Babalwa Tom, Blossom, 2018
WOMXN Underground is a two womxn show featuring self-taught South African artists Babalwa Tom and Amy Simons. The title refers to the ways in which these two individuals have worked thus far in their careers: each has managed to teach, learn and grow as an artist and exhibit outside of the often challenging, competitive and somewhat exclusionary South African art scene. The exhibition is twofold: to show the creative womxn scene and to give voice to those who are constantly pushed under by toxic masculinity. This includes the private and public conception of what the womxn must do and be. Using the term womxn is deliberate as this is how these individuals identify. It also points to the notion of being ‘other’ and working outside of conventional structures. Both artists’ works focus on the healing power of art; their works are therapeutic and reflective and offer ways to think through issues plaguing womxn (and others on the margins of society). Some of the themes explored include healing from past trauma, sexuality, body as a site of empowerment, the fragile nature of ourselves as human beings, and the contemplation of ourselves in nature and our place in this fragile ecosystem. The exhibition aims to demonstrate that there is an alternative art scene, occupied by talented womxn artists, who are working on the fringe to achieve their goals and who are challenging the norms in our society.
Amy Simons presents a combination of new and older works that showcase her developing technique. Working primarily with watercolour, Amy’s works deal with issues of the female form and the body as a sight of trauma and healing. A self-taught artist and art therapy teacher, Amy’s chosen medium embodies the fragile, yet resilient female body and psyche through her painterly technique. Each painting demonstrates the calmness found within the myriad difficulties faced by womxn in this country and globally. Her artworks are a meditation on the issues we must deal with including sexuality, loss and love.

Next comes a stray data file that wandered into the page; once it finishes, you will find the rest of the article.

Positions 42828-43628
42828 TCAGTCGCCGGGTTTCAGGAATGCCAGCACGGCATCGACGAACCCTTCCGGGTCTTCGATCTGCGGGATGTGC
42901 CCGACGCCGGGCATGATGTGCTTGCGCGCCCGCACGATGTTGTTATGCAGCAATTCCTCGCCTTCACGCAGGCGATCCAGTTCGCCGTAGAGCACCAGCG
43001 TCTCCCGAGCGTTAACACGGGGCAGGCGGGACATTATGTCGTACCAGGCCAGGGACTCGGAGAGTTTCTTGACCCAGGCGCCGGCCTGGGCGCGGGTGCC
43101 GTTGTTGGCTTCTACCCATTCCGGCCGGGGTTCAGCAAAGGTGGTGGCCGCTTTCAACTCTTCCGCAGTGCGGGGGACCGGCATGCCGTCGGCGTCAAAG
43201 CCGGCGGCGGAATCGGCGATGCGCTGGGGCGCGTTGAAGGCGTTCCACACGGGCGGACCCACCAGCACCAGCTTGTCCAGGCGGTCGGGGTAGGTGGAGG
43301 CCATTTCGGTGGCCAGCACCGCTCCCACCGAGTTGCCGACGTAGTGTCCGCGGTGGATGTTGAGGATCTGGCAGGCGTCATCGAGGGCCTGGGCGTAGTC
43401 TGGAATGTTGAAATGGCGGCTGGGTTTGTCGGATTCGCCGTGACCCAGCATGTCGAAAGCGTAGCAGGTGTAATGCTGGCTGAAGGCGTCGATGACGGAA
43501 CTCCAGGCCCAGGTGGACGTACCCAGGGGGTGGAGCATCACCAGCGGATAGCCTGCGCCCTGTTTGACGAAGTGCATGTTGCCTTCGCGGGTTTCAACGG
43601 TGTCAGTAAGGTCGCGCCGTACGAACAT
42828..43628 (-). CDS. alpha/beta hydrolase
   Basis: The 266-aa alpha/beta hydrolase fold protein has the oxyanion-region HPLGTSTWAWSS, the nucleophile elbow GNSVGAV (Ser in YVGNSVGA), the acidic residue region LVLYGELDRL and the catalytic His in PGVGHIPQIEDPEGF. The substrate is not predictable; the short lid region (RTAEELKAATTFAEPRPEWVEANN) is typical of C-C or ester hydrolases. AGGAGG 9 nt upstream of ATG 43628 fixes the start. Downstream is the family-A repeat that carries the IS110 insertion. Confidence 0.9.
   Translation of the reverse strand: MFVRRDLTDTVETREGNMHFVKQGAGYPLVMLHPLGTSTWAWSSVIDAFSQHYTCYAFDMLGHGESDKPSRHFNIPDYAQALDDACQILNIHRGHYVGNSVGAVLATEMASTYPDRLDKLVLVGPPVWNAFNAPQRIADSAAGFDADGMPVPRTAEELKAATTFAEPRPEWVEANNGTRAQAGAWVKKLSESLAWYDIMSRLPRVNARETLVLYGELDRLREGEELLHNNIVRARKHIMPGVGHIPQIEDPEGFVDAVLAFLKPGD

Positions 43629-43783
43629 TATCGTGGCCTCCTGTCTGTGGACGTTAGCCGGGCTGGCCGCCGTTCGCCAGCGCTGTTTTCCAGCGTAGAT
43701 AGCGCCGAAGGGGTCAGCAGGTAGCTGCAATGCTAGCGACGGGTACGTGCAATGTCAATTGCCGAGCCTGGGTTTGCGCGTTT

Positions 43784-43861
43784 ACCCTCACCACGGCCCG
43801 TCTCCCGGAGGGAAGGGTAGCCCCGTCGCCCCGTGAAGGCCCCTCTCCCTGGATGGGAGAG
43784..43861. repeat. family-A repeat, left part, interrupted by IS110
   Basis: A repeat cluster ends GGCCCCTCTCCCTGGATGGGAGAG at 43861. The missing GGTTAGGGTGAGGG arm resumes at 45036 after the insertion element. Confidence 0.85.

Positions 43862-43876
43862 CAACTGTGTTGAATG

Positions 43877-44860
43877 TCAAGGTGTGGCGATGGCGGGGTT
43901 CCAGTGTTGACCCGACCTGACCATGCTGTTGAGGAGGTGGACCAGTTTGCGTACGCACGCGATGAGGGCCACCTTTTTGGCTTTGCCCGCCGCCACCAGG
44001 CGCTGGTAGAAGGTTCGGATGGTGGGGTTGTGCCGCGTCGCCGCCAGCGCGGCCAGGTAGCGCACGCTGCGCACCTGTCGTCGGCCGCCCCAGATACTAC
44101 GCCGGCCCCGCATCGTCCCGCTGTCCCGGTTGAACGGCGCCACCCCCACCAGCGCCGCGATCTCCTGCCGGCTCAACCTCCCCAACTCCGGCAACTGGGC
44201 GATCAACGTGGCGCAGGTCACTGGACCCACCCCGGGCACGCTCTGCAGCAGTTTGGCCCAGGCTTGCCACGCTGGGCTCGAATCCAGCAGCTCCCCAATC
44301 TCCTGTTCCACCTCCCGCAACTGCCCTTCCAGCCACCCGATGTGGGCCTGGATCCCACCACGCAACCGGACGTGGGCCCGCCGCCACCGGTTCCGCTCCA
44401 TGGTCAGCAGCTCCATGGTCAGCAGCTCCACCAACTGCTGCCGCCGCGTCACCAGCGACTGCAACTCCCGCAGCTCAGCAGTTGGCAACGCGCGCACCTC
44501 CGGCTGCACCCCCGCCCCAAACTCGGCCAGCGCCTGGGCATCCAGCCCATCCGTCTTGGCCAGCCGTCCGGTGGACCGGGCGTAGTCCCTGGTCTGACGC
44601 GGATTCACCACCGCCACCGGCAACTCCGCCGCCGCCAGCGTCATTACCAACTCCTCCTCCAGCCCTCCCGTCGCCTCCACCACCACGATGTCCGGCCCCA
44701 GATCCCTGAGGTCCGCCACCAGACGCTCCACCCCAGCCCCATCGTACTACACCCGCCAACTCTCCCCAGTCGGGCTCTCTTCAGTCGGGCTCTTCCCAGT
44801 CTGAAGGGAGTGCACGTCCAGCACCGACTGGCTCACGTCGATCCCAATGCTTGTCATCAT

Babalwa Tom is a multidisciplinary artist who will present a series of digital prints and a short film titled Wather Water. In her work as filmmaker, Babalwa explores the ways in which forms are visualised and conceived of. For the film Wather Water, featuring the performance artist Marion Versitile, we delve into the water (literally – the film is shot underwater) to witness how the body moves. In her signature kaleidoscopic style, and a with a voice over by Duduma and music by Kechou, the film explores the feminine and masculine of the artist and the connection between the self and water. The digital prints from the series NaturaJuxa explores the connection between living plants and our place within the natural ecosystem. The work is a comment on our dependency and connection to the natural environment.
Carlyn Strydom is a researcher and curator with an interest in South African history and heritage particularly as it relates to slavery and the effects of that system on contemporary society. Her research extends to the role of museums in society and the nature of contemporary African art. She holds a B.A in English and Media Studies, a B.A Honours in Curatorship and an MPhil in Heritage and Public Culture. She currently works as an independent curator in South Africa, and is the founder of Museum Her, an online platform for art and culture in Africa.